The Resurgence of the “Third Place.”
Back in 2010, the Environmental Protection Agency (EPA) issued a study about the general trend of people moving to, and living in, cities rather than sprawling out into suburbs as seen in the baby boomer generation of decades past (US EPA). The Obama administration in 2010, issued a livability initiative in which it contributed $100 million to sustainable development in cities and regions all over the United States. Since 2000, in more than half the major cities in the United States, infrastructure development and sustainable development has doubled (Nelson). Although people are moving to the cities for economic, environmental and social reason, there are deeper more priceless reasons like a sense of place and enlightened growth. Cities provide opportunities that are not available in the suburbs like centralized employment, a wider range of entertainment, and a sense of place. In regards to sustainability, which more and more young adults are caring about, the city lifestyle is more environmentally friendly because it is more efficient to heat and cool apartment buildings (saving on utility bills), people do not have to drive to get to work, school, and entertainment areas (which all saves on gas money), and people generally take up less land with such high population density. Although a fair amount of cities in the United States are rapidly shrinking, it’s still possible to provide extremely reasonable and affordable housing to young people while conserving the metropolitan feel through urban planning without sacrificing the lifestyle that young adults desire.
Baby boomers can also benefit from these same things that millennials are benefiting from in moving into cities. Even as baby boomers are retiring and not necessarily looking for employment, they could benefit from more affordable and compact housing. City apartments have smaller square footage, which could be more manageable in upkeep, and cheaper, depending on which city they are living in. Secondly, it lets people get out of their homes to go to grocery stores, pharmacies, and other amenities within walking distance. In turn, cities prevent isolation that is often associated with the aging generation. Often times the older generations feel lonely and isolated in their retired environments so moving into the city could create a more defined “third place.”
The aforementioned “Third Place” created by Ray Oldenburg, is the idea that there are three different places in people’s lives that contribute to a healthy lifestyle and societal development. The first place is the home; he defines it as a private area of someone’s life where they sleep and where their families live. It’s where the most intimate details of their lives are safeguarded. The second place is work. It is where the average person spends most of their day and how individuals create a living to support their lifestyle in the first and third place (Randolph). The third place is the social surroundings in someone’s life, for example cafés, coffee shops, barber shops, pubs, libraries, parks, and everything in between. This “third place” creates a sense of belonging for the residents of the area and people in general (Oldenburg). For example, Paris, Portland, and Cape Cod are all different areas with different climate and population but they all have a sense of belonging and place. When people think of these aforementioned places, a specific picture comes into their minds. Municipality and city planners have a vision and an idea about how to create thriving “third place” and subsequently this sense of belonging in the areas they work in. Finally, the idea of a“third place” discussed by Oldenburg even has some historical backing. It is argued that big movements like the French Revolution and the Enlightenment were talked about and thought up in coffee shops and pubs throughout Europe.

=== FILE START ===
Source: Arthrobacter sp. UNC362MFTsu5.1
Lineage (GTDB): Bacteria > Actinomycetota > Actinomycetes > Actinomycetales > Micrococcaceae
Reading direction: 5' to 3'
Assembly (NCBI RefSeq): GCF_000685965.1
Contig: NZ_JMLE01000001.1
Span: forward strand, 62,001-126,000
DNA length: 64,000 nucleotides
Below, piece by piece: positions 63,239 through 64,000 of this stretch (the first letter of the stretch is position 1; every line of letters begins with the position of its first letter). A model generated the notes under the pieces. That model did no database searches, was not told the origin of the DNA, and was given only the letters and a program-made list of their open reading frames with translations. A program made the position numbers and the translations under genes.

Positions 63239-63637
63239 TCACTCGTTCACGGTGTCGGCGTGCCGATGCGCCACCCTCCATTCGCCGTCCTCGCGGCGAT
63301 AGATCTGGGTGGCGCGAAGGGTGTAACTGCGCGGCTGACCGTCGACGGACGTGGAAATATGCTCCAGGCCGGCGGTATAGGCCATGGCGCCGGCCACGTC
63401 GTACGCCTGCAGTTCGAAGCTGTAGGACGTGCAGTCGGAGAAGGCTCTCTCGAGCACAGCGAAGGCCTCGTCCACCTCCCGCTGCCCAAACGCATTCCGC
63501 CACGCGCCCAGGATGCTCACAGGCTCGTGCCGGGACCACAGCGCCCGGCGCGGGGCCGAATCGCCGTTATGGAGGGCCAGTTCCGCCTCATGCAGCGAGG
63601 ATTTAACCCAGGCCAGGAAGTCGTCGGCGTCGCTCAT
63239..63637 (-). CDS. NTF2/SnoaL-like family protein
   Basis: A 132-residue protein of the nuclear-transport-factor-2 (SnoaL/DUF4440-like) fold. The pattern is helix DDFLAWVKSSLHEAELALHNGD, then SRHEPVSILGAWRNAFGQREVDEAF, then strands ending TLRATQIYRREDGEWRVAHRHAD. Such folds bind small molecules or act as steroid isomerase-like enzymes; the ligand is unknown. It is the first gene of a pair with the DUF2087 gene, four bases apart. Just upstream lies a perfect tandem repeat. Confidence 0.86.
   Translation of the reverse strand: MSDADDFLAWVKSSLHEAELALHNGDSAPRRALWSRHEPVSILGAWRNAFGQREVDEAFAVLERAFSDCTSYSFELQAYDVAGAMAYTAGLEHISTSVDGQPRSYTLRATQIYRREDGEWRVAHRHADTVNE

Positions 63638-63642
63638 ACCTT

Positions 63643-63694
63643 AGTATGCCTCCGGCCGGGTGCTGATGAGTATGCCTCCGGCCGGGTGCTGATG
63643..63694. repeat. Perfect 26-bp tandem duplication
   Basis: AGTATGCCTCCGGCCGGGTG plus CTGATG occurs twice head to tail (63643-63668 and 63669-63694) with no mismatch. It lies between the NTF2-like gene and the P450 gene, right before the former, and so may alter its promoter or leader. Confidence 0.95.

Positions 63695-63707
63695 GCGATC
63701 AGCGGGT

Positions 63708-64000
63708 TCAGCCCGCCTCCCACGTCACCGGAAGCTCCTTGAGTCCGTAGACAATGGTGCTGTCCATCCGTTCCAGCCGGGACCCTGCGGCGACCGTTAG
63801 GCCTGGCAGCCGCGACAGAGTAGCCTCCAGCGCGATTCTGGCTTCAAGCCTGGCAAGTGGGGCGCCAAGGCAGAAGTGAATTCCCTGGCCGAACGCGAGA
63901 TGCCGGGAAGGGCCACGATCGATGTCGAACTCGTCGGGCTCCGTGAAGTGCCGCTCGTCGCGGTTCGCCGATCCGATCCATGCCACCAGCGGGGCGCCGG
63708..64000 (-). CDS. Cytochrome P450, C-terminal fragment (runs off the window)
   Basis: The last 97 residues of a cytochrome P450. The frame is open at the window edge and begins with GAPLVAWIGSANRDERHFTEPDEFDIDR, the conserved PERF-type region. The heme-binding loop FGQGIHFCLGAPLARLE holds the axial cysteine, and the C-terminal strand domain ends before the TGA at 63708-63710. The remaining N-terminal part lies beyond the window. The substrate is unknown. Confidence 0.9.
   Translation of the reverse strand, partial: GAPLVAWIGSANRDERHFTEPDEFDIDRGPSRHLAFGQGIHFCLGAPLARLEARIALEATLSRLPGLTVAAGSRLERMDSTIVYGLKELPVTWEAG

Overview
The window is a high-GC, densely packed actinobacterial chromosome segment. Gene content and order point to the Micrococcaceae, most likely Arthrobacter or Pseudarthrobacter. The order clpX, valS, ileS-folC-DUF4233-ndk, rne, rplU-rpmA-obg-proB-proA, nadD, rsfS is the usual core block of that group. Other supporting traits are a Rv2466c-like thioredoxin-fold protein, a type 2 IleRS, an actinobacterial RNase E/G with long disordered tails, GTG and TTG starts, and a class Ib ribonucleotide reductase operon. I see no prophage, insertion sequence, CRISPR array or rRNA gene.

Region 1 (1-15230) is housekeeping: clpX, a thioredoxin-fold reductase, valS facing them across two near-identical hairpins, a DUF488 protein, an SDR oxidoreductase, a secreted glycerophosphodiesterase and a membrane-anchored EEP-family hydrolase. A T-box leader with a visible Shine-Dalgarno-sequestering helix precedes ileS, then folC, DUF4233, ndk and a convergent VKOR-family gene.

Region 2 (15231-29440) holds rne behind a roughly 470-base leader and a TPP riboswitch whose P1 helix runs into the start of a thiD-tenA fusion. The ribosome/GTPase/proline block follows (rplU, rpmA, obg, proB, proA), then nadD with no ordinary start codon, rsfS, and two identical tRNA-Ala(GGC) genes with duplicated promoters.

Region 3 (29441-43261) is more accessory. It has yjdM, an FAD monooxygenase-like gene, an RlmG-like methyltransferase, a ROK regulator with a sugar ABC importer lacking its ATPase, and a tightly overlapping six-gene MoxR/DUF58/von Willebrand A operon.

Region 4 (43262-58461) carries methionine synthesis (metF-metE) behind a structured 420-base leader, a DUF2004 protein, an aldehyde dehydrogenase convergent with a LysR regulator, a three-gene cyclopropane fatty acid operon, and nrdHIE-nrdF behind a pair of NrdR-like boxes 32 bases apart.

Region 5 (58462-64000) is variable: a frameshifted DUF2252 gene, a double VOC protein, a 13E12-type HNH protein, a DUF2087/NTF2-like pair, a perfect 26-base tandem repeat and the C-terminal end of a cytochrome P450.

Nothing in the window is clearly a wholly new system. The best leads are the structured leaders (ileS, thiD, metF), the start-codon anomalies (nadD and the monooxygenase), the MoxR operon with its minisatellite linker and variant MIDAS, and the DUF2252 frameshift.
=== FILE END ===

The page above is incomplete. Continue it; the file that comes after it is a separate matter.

It can be argued that the suburbs of the United States that resulted from the urban sprawl movement in the 1950s do not have this sense of place as much. Created with standardization and a strong sense of the “first place” in mind, means there are fewer amenities in suburb towns in addition to the varying degree of difficulty to get places because virtually everyone needs a car to get anywhere. For instance, the average commute from home to work in the United States is 25.4 minutes. That’s an hour a person spends isolated in their car just going to and from work not even all the other potential errands in a day. City living seeks to eliminate that isolation and wasted time.
Overall, it seems that the trend amongst Americans is that of moving into cities. Despite the crash of the housing market in 2008 and the recession that followed, millennials are primarily finding their footing in compact city apartments that provide them with opportunities without breaking the bank, but again depends on the city. It is not necessarily New York City and Los Angeles like it was in the past. This American dream looks drastically different than those of generations past with or without any initiatives from the government.
Nelson, Gabriel. “‘Smart Growth’ Taking Hold in U.S. Cities, Study Says.” Greenwire/ NYTimes, 24 Mar. 2010, https://archive.nytimes.com/www.nytimes.com/gwire/2010/03/24/24greenwire-smart-growth-taking-hold-in-us-cities-study-sa-30109.html.
Oldenburg, Ray. The Great Good Place: Cafes Coffee Shops, Bookstores, Bars, Hair Salons, and Other Hangouts at the Heart of a Community. Marlowe and Company, 1999.
Randolph, John. Environmental Land Use Planning and Management. Second, IslandPress, 2012.
US EPA. Residential Construction Trends in America’s Metropolitan Regions. U.S. Environmental Protection Agency, Jan. 2010.